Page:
To this day, cancer remains a leading cause of death in developed countries
Agent NovoBio is a project funded by the Malta Council of Science and Technology (MCST) through the FUSION programme. This project brings together academics and the private industry to study the use of various bioactive agents extracted from Maltese endemic plants for use as potential novel treatments for leukaemia.
During a visit at the labs where the NovoBio research is taking place, Minister for Research, Innovation and the Coordination of the Post COVID-19 Strategy Owen Bonnici explained how Maltese academics from the Department of Physiology and Biochemistry (Centre of Molecular Medicine and Biobanking) and the Department of Anatomy within the Faculty of Medicine joined Għajn Rasul Co. Ltd as a business partner to study how extracts from Maltese endemic plants can help in the treatment of cancer.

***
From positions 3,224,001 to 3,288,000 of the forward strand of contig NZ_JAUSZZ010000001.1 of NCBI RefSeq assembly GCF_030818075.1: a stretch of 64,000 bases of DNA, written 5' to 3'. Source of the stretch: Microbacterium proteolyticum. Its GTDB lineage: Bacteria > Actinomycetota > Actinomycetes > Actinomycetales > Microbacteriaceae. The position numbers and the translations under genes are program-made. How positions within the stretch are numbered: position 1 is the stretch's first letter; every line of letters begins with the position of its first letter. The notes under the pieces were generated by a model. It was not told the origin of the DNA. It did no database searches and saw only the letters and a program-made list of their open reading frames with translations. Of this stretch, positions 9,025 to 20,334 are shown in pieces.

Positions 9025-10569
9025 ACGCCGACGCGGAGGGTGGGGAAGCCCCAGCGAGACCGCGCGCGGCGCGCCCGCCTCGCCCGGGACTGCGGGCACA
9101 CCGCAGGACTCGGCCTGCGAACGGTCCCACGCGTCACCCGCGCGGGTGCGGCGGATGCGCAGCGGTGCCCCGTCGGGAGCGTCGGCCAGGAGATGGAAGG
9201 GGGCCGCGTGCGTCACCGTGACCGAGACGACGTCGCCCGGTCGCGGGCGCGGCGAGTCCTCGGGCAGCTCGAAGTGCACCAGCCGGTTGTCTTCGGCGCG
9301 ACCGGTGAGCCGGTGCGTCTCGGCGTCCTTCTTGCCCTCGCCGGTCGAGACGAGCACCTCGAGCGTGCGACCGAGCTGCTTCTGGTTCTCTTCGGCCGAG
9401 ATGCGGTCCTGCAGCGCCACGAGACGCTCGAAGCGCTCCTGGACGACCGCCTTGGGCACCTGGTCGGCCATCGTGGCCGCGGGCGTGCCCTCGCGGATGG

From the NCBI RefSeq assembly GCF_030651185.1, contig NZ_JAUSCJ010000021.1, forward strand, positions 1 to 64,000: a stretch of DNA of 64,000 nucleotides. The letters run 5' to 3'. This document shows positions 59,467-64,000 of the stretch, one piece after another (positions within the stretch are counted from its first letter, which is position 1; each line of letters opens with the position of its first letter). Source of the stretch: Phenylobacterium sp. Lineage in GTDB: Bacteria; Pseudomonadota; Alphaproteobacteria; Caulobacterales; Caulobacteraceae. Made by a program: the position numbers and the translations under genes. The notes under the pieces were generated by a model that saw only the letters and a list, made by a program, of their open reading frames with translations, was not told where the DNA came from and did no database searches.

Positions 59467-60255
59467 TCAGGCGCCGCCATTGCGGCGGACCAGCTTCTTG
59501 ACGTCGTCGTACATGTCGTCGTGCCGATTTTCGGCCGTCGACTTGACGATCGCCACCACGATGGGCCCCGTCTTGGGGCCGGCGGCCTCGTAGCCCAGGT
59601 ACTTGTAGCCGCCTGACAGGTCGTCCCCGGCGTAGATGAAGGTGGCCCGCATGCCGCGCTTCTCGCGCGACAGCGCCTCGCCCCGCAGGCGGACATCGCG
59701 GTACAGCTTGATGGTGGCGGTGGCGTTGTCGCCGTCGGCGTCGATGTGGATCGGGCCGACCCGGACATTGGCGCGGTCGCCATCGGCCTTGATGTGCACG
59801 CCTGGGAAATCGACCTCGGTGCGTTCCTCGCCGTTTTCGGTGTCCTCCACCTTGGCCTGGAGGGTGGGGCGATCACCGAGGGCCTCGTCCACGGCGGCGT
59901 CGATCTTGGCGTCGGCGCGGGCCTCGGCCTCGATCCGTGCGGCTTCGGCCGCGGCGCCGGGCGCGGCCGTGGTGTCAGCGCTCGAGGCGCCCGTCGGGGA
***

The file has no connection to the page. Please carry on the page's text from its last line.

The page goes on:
Minister Bonnici praised the priceless efforts of the Maltese team working on this project that was initiated with the aim of developing the technology, knowledge, and expert skills required to scale up the extraction of bioactive agents that could have immense potential in the treatment of cancer.
“Thanks to this project, various extraction patterns of bioactive agents from native plants are being studied, while further tests are taking place to determine their safety in view of creating an innovative product for local and international commercialization. Further studies and tests about the activity of bioactive agents on different cancer lines such as breast and colon cancer are also in process to determine the efficiency of these agents on various types of cancer,” Minister Bonnici said.
On her part, project coordinator Dr Marion Zammit Mangion said that in line with the aims of the MCST FUSION programm, Agent NovoBio continues in its efforts to enhance the collaboration between the public and private sectors to stimulate further investments in biotechnology while increasing and disseminating scientific knowledge in this area by engaging with local and international scientific communities.
In all, €150,000 were provided to this project in terms of funding.